When we first set up in business the question of “when did you last backup your laptop” was generally received with an embarrassed smile and the response “not as often as I ought”. As the cloud and cybersecurity has become more prevalent, the tools are more available and it seems that more people are taking backup seriously. There are, however, still people and businesses who are relying on themselves not damaging their machines and managing to avoid those phishing emails.
What are the options?
Pre-installed back-up apps
Modern Windows machines ship with a backup app installed. Some anti-virus software packages also come with backup programs. Apple has Time Machine.
All these will backup into the cloud or onto an external drive. Most programs make it easy to link up to their native cloud offering (Microsoft to OneDrive, Apple to iCloud etc.).
Do check the size of your potential backup against the amount of space offered for free (and cost of an upgrade).
As with storing photos, backups have a tendency to grow and you do not want your backup to fail. If you want to use alternative cloud storage, check that your preferred program supports it.
Cloud or Local?
The advantage of cloud storage is that you can schedule your backups and do not need to worry about plugging in a device. However, if you have a lot of large files, it may be quicker to backup to a local drive. Just make sure you remove the device and store it away from your computer, preferably in a different building. I use both: backup to the cloud runs when my laptop is idle and then I plug in an external drive once a week.
Why am I backing up?
Think about why you are backing up and set up your backups accordingly. A continuous backup such as Time Machine works well for recovering old versions of files as it is easy and quick to access.
If you download ransomware by mistake, you want a backup which will not get contaminated with encrypted files. (You are also probably willing to put up with losing some of your most recent work). Damaged laptops lie somewhere between these two extremes.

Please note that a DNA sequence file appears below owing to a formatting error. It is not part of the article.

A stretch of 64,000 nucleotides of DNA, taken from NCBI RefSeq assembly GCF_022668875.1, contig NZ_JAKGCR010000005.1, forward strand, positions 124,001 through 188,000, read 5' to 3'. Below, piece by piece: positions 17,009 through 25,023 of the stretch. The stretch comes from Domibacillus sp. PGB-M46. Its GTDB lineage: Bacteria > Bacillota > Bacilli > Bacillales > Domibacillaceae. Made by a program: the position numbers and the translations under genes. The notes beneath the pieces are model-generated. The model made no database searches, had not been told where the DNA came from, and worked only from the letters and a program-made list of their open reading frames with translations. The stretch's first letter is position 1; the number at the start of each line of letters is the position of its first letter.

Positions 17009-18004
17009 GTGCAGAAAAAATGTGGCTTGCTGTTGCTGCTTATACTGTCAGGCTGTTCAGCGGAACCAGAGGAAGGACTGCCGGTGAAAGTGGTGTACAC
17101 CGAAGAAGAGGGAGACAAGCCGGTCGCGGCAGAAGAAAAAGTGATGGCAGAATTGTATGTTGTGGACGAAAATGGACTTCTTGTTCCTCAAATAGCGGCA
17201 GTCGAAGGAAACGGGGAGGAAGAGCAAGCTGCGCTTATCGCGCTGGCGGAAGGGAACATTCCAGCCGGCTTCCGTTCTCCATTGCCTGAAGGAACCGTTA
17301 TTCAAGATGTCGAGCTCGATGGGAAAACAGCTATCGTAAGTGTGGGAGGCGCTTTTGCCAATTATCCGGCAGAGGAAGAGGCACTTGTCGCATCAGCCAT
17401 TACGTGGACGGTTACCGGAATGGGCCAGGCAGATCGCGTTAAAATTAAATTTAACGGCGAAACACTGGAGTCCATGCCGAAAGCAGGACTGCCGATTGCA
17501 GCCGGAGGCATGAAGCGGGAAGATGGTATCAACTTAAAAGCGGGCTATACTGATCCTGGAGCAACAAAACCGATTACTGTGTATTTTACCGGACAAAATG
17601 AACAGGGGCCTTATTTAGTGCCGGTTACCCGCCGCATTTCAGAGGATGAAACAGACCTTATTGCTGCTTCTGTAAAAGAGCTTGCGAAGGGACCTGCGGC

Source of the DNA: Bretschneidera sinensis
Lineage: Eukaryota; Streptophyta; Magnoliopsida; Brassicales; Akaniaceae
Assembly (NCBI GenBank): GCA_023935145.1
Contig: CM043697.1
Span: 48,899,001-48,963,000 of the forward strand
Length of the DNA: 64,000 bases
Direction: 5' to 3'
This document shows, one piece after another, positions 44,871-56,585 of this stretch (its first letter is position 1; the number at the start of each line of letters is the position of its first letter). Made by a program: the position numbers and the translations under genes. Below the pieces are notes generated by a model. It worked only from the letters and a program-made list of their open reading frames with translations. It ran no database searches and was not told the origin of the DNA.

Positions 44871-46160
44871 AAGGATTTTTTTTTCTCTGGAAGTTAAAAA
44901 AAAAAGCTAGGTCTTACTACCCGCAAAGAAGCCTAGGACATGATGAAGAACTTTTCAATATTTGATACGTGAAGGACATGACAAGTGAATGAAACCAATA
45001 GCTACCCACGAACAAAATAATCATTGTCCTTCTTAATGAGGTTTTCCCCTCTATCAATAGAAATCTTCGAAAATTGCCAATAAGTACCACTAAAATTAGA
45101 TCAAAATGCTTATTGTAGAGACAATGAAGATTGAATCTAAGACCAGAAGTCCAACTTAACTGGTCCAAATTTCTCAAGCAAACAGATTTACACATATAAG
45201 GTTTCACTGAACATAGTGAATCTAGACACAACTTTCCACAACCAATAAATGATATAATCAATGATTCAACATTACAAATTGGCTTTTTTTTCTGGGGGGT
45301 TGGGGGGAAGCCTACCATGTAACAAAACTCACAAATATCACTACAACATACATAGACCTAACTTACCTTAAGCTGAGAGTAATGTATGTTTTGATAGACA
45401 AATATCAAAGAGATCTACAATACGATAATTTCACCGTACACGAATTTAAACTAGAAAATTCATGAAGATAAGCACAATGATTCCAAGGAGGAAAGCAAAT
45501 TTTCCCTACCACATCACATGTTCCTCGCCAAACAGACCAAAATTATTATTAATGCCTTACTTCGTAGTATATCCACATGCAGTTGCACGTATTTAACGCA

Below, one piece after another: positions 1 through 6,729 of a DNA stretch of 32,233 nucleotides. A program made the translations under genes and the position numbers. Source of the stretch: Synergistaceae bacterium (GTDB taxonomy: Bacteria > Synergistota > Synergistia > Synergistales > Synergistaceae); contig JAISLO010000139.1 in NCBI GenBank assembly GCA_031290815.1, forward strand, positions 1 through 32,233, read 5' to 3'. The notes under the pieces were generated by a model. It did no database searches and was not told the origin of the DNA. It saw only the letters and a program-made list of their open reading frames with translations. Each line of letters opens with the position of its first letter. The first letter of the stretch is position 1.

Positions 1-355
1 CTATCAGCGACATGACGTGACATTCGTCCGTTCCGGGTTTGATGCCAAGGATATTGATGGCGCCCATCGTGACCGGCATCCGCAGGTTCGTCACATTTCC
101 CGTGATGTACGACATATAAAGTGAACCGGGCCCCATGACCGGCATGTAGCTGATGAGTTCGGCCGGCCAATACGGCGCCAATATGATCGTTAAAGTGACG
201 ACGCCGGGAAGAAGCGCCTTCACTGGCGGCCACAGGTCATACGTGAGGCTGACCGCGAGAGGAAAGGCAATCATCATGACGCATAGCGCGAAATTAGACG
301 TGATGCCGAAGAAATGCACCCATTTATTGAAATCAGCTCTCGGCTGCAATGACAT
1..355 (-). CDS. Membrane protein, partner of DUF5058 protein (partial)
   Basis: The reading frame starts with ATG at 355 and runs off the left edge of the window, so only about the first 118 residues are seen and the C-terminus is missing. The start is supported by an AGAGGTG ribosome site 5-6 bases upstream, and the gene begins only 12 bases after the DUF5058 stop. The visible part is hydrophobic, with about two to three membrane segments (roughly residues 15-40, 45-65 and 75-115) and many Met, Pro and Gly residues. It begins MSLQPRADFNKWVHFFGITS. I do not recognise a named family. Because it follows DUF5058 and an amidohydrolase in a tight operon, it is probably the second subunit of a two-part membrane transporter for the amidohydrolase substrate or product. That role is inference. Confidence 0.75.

Note that synchronised cloud storage such as Dropbox work well for file sharing but are unlikely to save you from ransomware. You should not rely on them as your main backup.
What am I backing up?
When setting up your backup, check what is being backed up. Some programs cover everything on your machines while others try to reduce space by only backing up “office” files. If you only use standard Office programs, you are probably safe. If you use other programs, you may have to add their data files extension to the backup list.
There is also a type of backup which takes a snapshot of the content of your disk. These tend to be quick as there is no file-by-file transfer and mean that a new computer can be set up from the image if needed. They are not so good at recovering individual files.
And the gotchas
The main gotcha is security and access. If you are using an external device, encrypt and/or password protect it against theft. Make sure that the password or key is backed up in a different, safe place so you can access it from a different machine.
The same goes for cloud storage: make sure you have a note of your passwords in a safe place so you can log in. An offline hardcopy is good insurance against cyber incidents but not so good if the office burns down.
A final thought
It is said there are two sorts of people: those who backup and those who have not lost anything (yet). Be one of the first group.
Please get in touch if you would like some help in planning or setting up your backups.